VA exploring multiple generative AI pilots, responding to ‘high demand’ from workforce

Other gen AI projects within the agency include an AI-powered code-completion tool and a “meta pilot” centered on search, summarization and content drafting.
VA Secretary Dennis McDonough testifies before a Senate Appropriations Subcommittee on Military Construction on May 4, 2022 in Washington, D.C. (Photo by Kevin Dietsch/Getty Images)

The Department of Veterans Affairs plans to pilot several applications of generative AI, a spokesperson for the agency told FedScoop. As part of a “generative AI meta pilot,” the agency plans to test the technologies on open-source large language models that have now been brought into the VA’s already authorized-to-operate platforms. 

Generative AI applications are in “high demand” at the agency, VA spokesperson Gary Kunich told FedScoop. Amid that interest, the department now plans to test the use of generative AI to summarize feedback from users and employee surveys run by the Veterans Experience Office, assist employees in human resources and the Veterans Benefits Administration with reading through internal policies, and draft contracting documents, including statements of work and descriptions of jobs. 

There are other generative AI projects, too. The agency is pursuing an ongoing pilot with GitHub Copilot, a generative AI-powered code-completion tool, as well as a generative AI “meta pilot” focused on search, summarization, and content drafting. Current AI tech sprints within the agency related to ambient dictation for clinical encounters and community care document processing also involve generative AI.

These use cases have not yet been listed on the agency’s public AI inventory, which agencies are required to produce annually by an executive order. As FedScoop reported earlier this year, agencies still vary widely in their approach to generative AI.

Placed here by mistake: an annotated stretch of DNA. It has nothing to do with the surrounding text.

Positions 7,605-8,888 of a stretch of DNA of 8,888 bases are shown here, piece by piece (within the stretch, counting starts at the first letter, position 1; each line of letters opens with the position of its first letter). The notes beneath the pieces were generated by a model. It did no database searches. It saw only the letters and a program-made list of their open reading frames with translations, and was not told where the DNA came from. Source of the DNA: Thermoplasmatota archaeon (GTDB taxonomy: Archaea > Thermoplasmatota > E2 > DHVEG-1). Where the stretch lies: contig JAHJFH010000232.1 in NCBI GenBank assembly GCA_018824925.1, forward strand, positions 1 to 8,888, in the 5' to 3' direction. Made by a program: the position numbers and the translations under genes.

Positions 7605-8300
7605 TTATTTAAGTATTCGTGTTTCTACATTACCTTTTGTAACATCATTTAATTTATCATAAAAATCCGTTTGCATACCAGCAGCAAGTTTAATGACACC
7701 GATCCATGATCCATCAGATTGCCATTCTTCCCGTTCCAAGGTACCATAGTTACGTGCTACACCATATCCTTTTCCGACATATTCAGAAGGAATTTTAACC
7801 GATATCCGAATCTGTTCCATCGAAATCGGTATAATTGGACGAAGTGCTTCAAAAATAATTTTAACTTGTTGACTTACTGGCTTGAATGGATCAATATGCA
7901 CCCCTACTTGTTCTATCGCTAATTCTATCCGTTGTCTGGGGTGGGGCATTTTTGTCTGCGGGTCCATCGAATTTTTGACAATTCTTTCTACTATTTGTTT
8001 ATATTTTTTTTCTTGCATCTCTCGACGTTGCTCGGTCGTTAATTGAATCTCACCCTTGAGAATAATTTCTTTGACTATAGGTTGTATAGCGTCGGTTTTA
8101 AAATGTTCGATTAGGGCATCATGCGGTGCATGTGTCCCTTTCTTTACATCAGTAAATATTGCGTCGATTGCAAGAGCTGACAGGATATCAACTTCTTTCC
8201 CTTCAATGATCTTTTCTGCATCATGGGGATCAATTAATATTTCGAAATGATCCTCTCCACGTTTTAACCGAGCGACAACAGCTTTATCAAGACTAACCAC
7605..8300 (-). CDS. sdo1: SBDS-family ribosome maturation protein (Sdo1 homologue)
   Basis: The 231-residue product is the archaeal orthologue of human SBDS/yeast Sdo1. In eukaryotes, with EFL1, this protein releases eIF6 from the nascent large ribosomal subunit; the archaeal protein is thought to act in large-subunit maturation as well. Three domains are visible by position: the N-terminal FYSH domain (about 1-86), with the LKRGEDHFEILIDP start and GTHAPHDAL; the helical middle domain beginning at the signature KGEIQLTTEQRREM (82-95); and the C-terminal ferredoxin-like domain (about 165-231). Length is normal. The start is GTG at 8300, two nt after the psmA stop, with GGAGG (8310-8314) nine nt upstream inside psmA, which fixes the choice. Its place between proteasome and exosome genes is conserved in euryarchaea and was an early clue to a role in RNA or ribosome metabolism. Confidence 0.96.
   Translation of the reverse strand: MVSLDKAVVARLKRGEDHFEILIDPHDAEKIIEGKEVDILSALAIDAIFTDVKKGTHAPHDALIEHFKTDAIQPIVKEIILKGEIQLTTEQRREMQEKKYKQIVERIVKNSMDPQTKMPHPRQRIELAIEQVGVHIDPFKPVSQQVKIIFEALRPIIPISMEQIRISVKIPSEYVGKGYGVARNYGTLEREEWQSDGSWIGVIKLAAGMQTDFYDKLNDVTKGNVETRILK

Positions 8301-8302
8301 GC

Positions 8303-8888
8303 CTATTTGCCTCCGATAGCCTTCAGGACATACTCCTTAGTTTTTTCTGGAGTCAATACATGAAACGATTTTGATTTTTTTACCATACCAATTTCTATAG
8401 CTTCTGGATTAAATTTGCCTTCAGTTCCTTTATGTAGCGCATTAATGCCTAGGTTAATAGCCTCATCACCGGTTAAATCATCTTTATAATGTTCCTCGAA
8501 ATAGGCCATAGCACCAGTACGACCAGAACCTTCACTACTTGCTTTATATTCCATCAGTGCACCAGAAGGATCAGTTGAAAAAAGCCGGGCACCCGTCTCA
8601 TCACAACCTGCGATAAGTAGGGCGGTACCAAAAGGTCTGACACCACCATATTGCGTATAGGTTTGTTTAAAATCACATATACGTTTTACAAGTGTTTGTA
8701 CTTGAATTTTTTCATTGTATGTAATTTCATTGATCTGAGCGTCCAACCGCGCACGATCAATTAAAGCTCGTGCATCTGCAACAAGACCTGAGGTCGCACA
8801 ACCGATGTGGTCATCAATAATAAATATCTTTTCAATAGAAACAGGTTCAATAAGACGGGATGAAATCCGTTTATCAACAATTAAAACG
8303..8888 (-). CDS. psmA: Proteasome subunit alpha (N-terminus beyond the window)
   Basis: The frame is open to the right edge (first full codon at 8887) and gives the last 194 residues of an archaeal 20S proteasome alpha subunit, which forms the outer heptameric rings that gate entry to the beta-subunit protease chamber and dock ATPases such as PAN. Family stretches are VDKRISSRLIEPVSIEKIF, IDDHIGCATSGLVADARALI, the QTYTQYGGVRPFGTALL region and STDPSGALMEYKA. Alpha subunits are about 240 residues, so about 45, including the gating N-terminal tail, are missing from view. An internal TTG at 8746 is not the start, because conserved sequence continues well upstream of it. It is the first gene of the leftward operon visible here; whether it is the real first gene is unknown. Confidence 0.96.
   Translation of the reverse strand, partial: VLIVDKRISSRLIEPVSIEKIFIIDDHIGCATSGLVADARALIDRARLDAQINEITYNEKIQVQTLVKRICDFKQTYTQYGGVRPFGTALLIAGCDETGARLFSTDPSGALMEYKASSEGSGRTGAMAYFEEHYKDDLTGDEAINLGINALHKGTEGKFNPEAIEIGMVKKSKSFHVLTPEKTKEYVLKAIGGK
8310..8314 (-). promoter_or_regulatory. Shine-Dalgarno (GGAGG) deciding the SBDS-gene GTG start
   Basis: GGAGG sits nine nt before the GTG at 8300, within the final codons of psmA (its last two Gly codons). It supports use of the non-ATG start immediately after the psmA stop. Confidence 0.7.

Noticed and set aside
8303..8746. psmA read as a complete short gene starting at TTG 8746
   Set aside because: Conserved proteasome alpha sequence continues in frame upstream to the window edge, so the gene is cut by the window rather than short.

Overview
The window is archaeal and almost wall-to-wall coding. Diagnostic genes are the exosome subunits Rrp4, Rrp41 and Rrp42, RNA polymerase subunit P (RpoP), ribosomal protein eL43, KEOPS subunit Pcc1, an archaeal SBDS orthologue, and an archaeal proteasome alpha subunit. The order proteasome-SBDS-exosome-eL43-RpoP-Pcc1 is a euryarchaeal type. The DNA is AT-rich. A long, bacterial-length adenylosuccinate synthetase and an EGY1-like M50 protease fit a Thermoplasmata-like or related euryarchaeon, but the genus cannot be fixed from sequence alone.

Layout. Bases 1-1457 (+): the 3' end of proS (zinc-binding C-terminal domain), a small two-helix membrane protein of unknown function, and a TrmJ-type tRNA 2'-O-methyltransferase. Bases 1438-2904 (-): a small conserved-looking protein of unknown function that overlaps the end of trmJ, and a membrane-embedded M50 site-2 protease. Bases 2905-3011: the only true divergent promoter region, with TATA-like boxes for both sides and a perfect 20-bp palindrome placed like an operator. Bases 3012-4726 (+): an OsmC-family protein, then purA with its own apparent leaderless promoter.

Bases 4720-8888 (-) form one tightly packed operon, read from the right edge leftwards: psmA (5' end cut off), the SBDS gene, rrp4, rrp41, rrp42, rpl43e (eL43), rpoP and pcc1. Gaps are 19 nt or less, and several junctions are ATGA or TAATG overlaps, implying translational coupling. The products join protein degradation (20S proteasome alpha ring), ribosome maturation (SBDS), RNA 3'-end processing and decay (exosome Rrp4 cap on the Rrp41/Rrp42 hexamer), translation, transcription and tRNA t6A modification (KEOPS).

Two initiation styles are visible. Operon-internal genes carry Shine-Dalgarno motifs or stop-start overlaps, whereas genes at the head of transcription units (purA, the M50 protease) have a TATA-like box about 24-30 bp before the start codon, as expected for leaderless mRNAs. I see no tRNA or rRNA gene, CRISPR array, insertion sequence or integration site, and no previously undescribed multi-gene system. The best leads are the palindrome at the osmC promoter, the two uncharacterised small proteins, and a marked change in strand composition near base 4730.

But the VA has also ditched at least one generative AI pilot. Last year, the agency experimented with using generative AI in the form of a chatbot but later decided to abandon the project, according to Kunich. The current chatbot used by the agency remains rules- and retrieval-based, though it takes advantage of natural language understanding and processing. 

Current guidance for the technology at the agency, which FedScoop obtained through a public records request, states that no “web-based, publicly available generative AI service has been approved for use with VA sensitive data.” Department staff are also instructed to limit the sharing and saving of data on these systems and to check the output of large language models for accuracy. You can read that document here.

Rebecca Heilweil

Written by Rebecca Heilweil

Rebecca Heilweil is an investigative reporter for FedScoop. She writes about the intersection of government, tech policy, and emerging technologies. Previously she was a reporter at Vox's tech site, Recode. She’s also written for Slate, Wired, the Wall Street Journal, and other publications. You can reach her at Message her if you’d like to chat on Signal.

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